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Can a landlord in foreclosure invoke Termination of Tenancy (15 days) because he wants to give deed in lieu of to the bank?

Tamarac, FL |

I am m to mo tenant, living here 3 yrs. LL led me to believe home was up for short sale & I could make an offer. Turns out he was simply waiting for the 90 days of having place up for sale so he could walk away (Wells Fargo requirement). A mutual friend told me this was the plan. I questioned the LL via email. He denied, accepted another rental payment, 2 days later said I had one month to vacate, added I could make an offer. HOA then demanded rent for back fees. I paid after finding they can come after me for fees.
I made an offer. After a week and inquiries to realtor, told had to deal with seller. Seller's only response came about a week later in a letter from his atty invoking FL FS 83.57. Doesn't Protecting Tenants at Foreclosure Act cover this, requiring 90 days notice?

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Attorney answers 2

Posted

You are correct in that if this were a foreclosure, then the federal act "2009 Protecting Tenants at Risk of Foreclosure" would apply.

As this is a sale, the act does not apply.

Unfortunately, the Landlord can terminate the tenancy with proper 15 day Notice of Termination if the tenancy is month-to-month.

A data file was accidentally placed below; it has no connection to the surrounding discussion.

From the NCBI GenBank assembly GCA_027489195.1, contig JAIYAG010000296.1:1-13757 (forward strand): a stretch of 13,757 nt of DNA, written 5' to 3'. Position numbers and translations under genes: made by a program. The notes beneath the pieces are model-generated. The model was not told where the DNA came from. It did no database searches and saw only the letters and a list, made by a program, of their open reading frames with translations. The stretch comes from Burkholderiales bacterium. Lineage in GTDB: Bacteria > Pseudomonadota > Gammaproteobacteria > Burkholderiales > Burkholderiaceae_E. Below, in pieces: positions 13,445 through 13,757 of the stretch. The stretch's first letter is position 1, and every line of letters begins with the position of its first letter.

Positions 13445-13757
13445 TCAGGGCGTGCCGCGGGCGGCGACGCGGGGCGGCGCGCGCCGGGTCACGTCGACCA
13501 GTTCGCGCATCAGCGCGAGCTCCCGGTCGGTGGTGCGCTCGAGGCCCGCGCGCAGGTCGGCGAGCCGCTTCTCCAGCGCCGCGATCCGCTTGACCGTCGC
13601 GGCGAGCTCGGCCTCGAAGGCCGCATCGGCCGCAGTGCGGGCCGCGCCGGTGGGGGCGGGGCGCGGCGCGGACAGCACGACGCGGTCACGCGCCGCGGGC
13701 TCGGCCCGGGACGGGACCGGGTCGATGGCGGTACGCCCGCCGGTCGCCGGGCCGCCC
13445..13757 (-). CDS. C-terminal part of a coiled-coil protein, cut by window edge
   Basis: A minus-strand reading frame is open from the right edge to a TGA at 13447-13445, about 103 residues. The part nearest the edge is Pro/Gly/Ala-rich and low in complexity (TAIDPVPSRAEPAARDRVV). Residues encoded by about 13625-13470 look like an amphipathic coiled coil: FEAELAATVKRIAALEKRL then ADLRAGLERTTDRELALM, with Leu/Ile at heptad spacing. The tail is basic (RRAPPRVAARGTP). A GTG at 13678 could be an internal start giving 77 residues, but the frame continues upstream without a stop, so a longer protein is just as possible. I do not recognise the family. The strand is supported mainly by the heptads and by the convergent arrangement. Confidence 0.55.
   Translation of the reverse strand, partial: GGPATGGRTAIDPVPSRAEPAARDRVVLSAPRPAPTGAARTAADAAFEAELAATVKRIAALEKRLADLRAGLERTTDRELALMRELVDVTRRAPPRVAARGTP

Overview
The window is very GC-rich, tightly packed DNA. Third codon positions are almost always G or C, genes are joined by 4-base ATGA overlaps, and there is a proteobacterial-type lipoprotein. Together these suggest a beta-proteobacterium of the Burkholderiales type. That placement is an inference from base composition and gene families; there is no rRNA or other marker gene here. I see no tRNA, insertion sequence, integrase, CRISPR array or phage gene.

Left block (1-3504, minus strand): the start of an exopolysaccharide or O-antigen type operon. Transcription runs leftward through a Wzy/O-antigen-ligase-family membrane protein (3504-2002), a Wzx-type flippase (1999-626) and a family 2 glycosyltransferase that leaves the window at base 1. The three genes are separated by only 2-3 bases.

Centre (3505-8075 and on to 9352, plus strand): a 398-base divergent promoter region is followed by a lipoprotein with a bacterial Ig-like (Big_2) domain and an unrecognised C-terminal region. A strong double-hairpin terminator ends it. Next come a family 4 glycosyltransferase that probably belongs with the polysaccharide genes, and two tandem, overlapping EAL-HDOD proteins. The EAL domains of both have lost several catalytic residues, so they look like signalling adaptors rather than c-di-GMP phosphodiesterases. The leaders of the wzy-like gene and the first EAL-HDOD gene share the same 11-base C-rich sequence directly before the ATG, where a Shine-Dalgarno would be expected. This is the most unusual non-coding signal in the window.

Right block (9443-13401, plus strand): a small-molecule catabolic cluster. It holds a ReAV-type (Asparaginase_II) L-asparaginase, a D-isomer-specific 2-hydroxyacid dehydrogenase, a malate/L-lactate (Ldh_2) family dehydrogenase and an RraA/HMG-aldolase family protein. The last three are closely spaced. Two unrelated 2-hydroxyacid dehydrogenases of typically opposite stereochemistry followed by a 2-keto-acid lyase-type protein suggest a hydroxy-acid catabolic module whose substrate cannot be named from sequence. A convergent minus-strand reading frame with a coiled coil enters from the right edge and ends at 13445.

Asker

Posted

Thank you for your response. Sounds like tenants need more protection from unscrupulous LL who collect rent, while planning strategic default to get out from under an upside-down mortgage.

Carol Lynne Zimmerly

Carol Lynne Zimmerly

Posted

I always recommend written Leases rather than oral Leases. Now that the Department of Motor Vehicles is being stricter on issuing licenses, all residential Leases should be in writing, even if the term is month-to-month. Of course, the Tenants have a little more protection and a little more notice if the term is seven months or one year, and the Landlord benefits too, by having some assurance that the tenancy will continue for a while. There are so many property owners who are not able to make their mortgage payments nowadays. I hope you find a great place to rent with an honest and stable Landlord!

Carol Lynne Zimmerly

Carol Lynne Zimmerly

Posted

Although I don't know of any case law (will have to check) I believe that one might be able to say the Act applies to a Deed in Lieu. The question is whether "any immediate successor in interest in such property pursuant to the foreclosure" can describe a person who purchases after a Deed in Lieu is signed. I could not find any case law quickly, will look more in depth.

Asker

Posted

Thank you!

Posted

Yes, you are covered by this act. Do you have a lease?

Legal disclaimer: This answer is offered for informational purposes only. It is not offered as, and does not constitute, legal advice nor does it constitute an attorney-client relationship. Thank You

Asker

Posted

I am a month to month, and have been for three years. Can you clarify since there are conflicting answers? The LL wants to turn the house over to the bank as 'deed in lieu of'. I have an email from him stating this. He sent this before he procured an attorney. Thank you for your help.

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